Chula Vista, Calif., Seeks City’s Second Little League Baseball® World Series Crown Since 2009

By George Thompson

In 2009, a Park View Little League from Chula Vista, Calif., won the West Regionals and advanced all the way to the Little League Baseball® World Series championship game, eventually winning it all against Asia-Pacific champions Kuei-Shan Little League, 6-3.

This year, another team from Chula Vista, Eastlake Little League, made it to the World Series, and if their first two games are any indication, they are certainly a team to be reckoned with.

In their 2013 World Series opener on Friday, Aug. 16, Eastlake Little League defeated Great Lakes champion, Grosse Pointe Woods-Shores Little League from Michigan, 3-0, fueled by an outstanding performance by their ace pitcher, Grant Holman. They haven’t lost a game since.

Holman recorded a no-hitter while pitching seven innings of shutout ball. By the end of the game, he had struck out twelve Michigan batters. It was the second time in Little League history that a player pitched an extra-inning no-hitter, and the first time in the pitch-count era.

“He was dealing,” manager Rick Tibbett said. After California had taken a 3-0 lead in the top of the seventh, all they needed was three more outs to put the game away and advance in the winners’ bracket. However, Holman’s pitch count was dangerously close to the 85-pitch limit, which meant he would have to be pulled from the mound soon. But the pitch count would work out perfectly to allow Holman to emerge out of the dugout and finished the game with a no-hitter.

In the postgame press conference, manager Tibbett said Holman was going to come out in the seventh inning. “We were okay,” he said. “We had pitchers ready to come in.” In the end, Holman was still eligible and pitching too well to not send him out.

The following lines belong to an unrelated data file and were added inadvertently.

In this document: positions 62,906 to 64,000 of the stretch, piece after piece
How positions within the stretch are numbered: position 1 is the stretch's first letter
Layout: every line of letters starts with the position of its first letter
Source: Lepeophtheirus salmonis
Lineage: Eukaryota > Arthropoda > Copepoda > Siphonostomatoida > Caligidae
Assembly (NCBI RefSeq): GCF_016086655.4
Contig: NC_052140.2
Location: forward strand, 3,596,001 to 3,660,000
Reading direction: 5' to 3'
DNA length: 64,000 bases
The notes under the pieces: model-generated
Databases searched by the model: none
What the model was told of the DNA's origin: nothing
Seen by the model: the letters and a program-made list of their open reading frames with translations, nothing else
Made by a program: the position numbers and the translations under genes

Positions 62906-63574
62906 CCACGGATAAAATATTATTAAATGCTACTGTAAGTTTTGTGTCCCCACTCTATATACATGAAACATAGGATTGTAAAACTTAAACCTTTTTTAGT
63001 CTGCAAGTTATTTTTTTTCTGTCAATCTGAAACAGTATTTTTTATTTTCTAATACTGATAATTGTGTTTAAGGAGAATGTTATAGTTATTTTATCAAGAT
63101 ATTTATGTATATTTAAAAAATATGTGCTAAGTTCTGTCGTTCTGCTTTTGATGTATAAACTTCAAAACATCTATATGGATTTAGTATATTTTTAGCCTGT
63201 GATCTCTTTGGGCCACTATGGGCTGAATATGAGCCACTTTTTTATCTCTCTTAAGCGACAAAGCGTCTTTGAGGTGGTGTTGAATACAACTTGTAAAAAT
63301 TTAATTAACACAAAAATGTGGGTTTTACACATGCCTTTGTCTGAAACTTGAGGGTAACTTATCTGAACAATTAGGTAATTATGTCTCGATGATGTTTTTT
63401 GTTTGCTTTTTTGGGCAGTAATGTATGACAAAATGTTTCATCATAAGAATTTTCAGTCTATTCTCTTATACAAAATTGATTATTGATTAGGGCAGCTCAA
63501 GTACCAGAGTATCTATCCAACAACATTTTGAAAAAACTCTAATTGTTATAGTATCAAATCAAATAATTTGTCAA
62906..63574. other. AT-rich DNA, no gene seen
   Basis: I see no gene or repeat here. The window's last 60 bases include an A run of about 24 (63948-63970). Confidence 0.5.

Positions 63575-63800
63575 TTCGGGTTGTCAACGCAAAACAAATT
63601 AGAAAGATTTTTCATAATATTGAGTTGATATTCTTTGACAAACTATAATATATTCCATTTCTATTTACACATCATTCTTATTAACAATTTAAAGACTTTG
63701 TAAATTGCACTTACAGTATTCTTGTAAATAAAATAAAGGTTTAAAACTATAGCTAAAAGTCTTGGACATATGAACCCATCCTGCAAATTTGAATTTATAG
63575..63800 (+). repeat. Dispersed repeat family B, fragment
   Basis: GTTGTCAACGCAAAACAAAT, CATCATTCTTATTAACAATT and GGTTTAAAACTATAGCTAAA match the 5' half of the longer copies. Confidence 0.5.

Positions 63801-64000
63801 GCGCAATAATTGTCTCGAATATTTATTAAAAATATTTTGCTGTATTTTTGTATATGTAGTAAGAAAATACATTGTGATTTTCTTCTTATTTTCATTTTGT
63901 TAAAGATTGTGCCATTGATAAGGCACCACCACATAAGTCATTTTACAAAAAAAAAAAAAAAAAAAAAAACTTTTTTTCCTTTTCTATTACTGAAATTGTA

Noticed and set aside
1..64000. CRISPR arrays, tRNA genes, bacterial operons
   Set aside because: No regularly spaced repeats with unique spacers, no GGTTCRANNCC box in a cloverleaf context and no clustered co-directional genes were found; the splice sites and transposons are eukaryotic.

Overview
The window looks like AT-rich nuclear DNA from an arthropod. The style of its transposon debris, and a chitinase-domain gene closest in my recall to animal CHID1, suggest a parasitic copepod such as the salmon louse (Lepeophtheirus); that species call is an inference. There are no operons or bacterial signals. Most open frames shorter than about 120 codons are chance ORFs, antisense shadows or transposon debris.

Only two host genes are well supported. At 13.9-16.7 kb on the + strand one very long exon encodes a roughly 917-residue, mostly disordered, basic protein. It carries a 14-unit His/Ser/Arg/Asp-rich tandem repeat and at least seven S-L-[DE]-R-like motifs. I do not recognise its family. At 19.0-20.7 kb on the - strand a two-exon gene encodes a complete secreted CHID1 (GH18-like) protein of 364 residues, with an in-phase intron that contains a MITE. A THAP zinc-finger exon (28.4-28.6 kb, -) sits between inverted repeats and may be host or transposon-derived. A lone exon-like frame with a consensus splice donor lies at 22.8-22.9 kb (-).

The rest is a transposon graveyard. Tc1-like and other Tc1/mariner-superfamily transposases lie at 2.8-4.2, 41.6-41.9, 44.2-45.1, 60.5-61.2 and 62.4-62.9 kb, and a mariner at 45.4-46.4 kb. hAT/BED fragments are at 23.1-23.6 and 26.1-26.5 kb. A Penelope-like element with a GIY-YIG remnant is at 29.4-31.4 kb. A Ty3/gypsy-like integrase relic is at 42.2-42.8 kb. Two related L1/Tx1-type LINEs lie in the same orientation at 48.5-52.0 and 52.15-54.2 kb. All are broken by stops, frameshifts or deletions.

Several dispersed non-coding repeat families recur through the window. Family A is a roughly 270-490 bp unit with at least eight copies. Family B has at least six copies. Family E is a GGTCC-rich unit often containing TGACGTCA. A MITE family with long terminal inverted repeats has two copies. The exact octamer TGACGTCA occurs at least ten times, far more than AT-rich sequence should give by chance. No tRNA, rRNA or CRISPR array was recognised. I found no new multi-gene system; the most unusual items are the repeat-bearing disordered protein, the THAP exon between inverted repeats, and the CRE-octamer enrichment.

While it was certainly nice to pitch a no-hitter, Holman said it was important that they won the game, both behind his arm and the great defense being played behind him. “It feels good, knowing you have a really good defense behind you,” he said.

Despite the situation, the California defense would remain undeterred by the prospect of fielding for a pitcher who was in the midst of pitching a no-hitter.

“We weren’t nervous,” Giancarlo Cortez said. He said as long as they played good defense, they didn’t have to worry about ruining Holman’s no-hitter.

Patrick Archer echoed Cortez’s comments, saying that even though you may look around at the thousands of people watching the game, you just have to make sure to zone it out.

Manager Tibbett was certain to acknowledge that Chula Vista great pitching doesn’t stop with Holman but continues down the rotation. He said his two, three, four, and five pitchers can all come in and do a great job. They have been crucial to the success of the team during the 2013 World Series.

If California hopes to win the championship game, they certainly need all of the qualities they displayed in their opening game and throughout the series, especially against fundamentally sound Japan Last year, the team from Japan won it all, posting a 14-2 win in the championship game.

However, if any fan doubted West’s ability to play ball with the top teams here in South Williamsport, Pa. this year, West squashed those doubts when they dominated the Mid-Atlantic champions from Newark, Del., in a second-round matchup in the winners’ bracket. And have cruised to big wins throughout the tournament.

Who knows, with more impressive performances like this, their second Little League World Series championship since 2009 could be on their way.

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